“Ingratitude” at Tesla Motors?
Mother Jones’ profile of Elon Musk and Tesla Motors trots out a familiar story about industrial policy’s role in the success of infant industries. It also blasts Musk’s Silicon Valley cohorts for their ingratitude in the face of government assistance. But when we look a little more closely, the Mother Jones narrative about Musk’s success breaks down.
The relevant program in Tesla Motors’ case is the Advanced Technology Vehicles Manufacturing (ATVM) Loan Program, a $25 billion fund established by the 2007 Energy Independence and Security Act. The ATVM putatively offers loans to automotive companies to help them meet the Corporate Average Fuel Economy (CAFE) goal of 35 mpg by 2020. Boosters tout the ATVM as a program to help companies through the so-called startup “Valley of Death” during which companies transition from product release to full-scale production, a period so-named because companies are particularly vulnerable.
A closer look at the ATVM shows that we should in fact be grateful if the program disappeared altogether. Tesla has been the ATVM’s most public success after re-paying its $465 million loan nine years early. But Tesla likely succeeded not so much because of its ATVM loan, but because it has a fundamentally sound business strategy and a product capturing the imagination of consumers. While buyers of Tesla’s Model S benefit from a $7,500 federal tax credit for plug-in electric vehicles, in addition to benefits like access to HOV lanes and free charging infrastructure, these subsidies benefit the EV industry as a whole and cannot explain Tesla’s success relative to its peers.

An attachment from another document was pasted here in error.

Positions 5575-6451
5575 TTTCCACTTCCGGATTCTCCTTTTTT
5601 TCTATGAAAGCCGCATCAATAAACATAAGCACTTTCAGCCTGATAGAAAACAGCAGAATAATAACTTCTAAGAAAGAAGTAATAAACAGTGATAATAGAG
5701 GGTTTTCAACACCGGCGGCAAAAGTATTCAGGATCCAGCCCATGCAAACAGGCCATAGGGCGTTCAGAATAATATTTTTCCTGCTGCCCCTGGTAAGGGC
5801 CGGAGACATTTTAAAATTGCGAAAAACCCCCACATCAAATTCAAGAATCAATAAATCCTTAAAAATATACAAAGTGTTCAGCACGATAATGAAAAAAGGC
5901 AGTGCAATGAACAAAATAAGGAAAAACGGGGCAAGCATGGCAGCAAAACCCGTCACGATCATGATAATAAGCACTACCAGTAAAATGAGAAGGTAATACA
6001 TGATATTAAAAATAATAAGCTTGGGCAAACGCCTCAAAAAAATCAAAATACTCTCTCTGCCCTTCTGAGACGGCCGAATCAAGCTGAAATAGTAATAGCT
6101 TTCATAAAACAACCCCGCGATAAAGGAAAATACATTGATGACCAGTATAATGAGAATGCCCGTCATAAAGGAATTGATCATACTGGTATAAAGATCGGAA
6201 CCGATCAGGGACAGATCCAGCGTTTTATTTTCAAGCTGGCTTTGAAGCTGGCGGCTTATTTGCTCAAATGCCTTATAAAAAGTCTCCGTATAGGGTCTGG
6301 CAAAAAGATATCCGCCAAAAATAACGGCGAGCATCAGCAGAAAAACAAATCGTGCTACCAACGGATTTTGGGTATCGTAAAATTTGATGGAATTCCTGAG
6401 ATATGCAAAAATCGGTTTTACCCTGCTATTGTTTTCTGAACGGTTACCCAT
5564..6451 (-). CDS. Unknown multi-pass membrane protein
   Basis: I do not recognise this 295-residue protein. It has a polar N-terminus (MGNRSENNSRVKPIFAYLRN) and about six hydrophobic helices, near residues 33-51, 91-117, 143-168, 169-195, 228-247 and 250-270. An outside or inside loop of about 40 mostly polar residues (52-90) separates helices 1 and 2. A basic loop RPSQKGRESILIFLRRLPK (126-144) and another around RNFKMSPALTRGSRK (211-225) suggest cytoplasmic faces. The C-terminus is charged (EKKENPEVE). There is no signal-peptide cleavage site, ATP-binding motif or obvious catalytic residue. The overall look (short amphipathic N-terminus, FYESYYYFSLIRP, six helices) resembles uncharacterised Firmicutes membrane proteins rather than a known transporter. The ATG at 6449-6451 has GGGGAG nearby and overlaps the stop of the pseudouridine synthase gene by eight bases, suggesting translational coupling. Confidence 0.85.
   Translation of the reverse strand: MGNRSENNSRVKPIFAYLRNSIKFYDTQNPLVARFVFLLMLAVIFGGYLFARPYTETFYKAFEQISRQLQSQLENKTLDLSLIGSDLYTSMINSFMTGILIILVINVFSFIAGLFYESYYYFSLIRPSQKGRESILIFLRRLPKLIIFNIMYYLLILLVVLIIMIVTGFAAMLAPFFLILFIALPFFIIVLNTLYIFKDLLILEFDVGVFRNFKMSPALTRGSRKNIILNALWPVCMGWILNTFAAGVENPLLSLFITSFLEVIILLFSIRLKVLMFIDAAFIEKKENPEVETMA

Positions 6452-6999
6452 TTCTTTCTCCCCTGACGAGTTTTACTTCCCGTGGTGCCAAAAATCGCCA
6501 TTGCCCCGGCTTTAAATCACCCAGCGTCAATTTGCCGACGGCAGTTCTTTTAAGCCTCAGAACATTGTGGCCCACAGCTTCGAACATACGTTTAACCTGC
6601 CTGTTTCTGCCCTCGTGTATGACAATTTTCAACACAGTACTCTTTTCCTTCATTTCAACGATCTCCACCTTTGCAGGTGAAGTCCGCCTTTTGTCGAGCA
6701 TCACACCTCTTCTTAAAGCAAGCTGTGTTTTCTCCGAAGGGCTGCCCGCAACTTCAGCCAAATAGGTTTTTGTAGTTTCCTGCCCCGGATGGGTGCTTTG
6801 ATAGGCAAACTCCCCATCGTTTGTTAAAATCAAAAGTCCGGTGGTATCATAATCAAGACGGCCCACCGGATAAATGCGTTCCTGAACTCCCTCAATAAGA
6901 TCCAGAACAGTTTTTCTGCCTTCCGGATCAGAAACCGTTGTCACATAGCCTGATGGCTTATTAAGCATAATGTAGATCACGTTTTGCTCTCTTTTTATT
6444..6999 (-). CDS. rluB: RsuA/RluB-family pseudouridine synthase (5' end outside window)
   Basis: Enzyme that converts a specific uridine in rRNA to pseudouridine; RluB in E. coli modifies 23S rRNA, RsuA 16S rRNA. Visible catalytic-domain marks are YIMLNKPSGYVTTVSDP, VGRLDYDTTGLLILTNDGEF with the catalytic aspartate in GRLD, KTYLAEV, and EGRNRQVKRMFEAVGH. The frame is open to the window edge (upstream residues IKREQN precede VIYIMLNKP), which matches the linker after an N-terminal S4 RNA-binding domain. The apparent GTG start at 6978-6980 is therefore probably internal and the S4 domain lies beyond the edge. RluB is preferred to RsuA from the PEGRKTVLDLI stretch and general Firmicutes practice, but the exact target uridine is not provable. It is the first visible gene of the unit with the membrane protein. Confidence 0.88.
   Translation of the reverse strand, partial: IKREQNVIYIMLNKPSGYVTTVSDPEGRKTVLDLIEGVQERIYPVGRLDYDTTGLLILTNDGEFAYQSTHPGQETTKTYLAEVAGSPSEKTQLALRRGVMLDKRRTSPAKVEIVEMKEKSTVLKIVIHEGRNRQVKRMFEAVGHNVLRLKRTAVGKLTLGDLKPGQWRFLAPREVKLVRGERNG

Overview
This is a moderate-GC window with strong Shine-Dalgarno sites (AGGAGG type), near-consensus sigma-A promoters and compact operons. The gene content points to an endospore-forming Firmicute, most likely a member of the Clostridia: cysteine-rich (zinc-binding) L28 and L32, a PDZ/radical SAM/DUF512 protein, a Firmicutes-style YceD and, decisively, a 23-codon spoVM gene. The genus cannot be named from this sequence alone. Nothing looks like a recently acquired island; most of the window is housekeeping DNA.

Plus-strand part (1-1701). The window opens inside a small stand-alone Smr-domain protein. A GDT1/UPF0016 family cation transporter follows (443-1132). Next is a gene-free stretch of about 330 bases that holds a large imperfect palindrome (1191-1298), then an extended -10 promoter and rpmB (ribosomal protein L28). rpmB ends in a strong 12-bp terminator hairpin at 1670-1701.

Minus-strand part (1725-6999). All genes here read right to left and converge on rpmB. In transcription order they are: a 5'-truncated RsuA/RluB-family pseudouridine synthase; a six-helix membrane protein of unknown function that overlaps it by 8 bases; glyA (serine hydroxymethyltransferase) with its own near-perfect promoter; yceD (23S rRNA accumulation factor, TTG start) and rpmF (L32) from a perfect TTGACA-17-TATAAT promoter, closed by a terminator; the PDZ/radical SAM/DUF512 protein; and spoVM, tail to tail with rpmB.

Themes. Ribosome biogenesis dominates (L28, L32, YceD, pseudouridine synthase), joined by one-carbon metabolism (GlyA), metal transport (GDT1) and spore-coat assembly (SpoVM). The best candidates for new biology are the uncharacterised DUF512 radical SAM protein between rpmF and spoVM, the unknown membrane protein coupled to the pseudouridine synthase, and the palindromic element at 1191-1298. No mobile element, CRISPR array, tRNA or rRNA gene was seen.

And according to the DOE’s own data, 81 percent of the $8.4 billion spent so far by the ATVM program went to Ford and Nissan Motors—neither of which is a start-up navigating the Valley of Death. These firms could almost certainly purchase loans on the private market—are they really the vulnerable companies that defenders of the ATVM want to benefit?
This is not the ATVM’s only shortcoming. A February 2011 GAO report concluded that the ATVM lacked the expertise to properly monitor loan recipients, and lacked the crucial ability to measure how much the loans contribute to successfully meeting the stricter 2020 CAFE standards. Supporting a program whose success we can’t measure is unwise at best and defending corporate welfare at worst. The ATVM has had some very measurable failures, most notably its $500 million bet on Fisker Automotive that turned south. Despite having received nearly $200 million in taxpayer dollars, Fisker nonetheless announced this May it preparing for a possible bankruptcy filing. Public embarrassment from Fisker’s failure put the ATVM on hold, despite having loaned out barely a third of its allocated funds.
The ATVM has since re-opened and is now accepting applications for loans, but the question remains whether we will see more successes like Tesla or blunders like Fisker. The incentives and track record of subsidized loan programs suggest that it would be wise for the ATVM to quit while it’s ahead.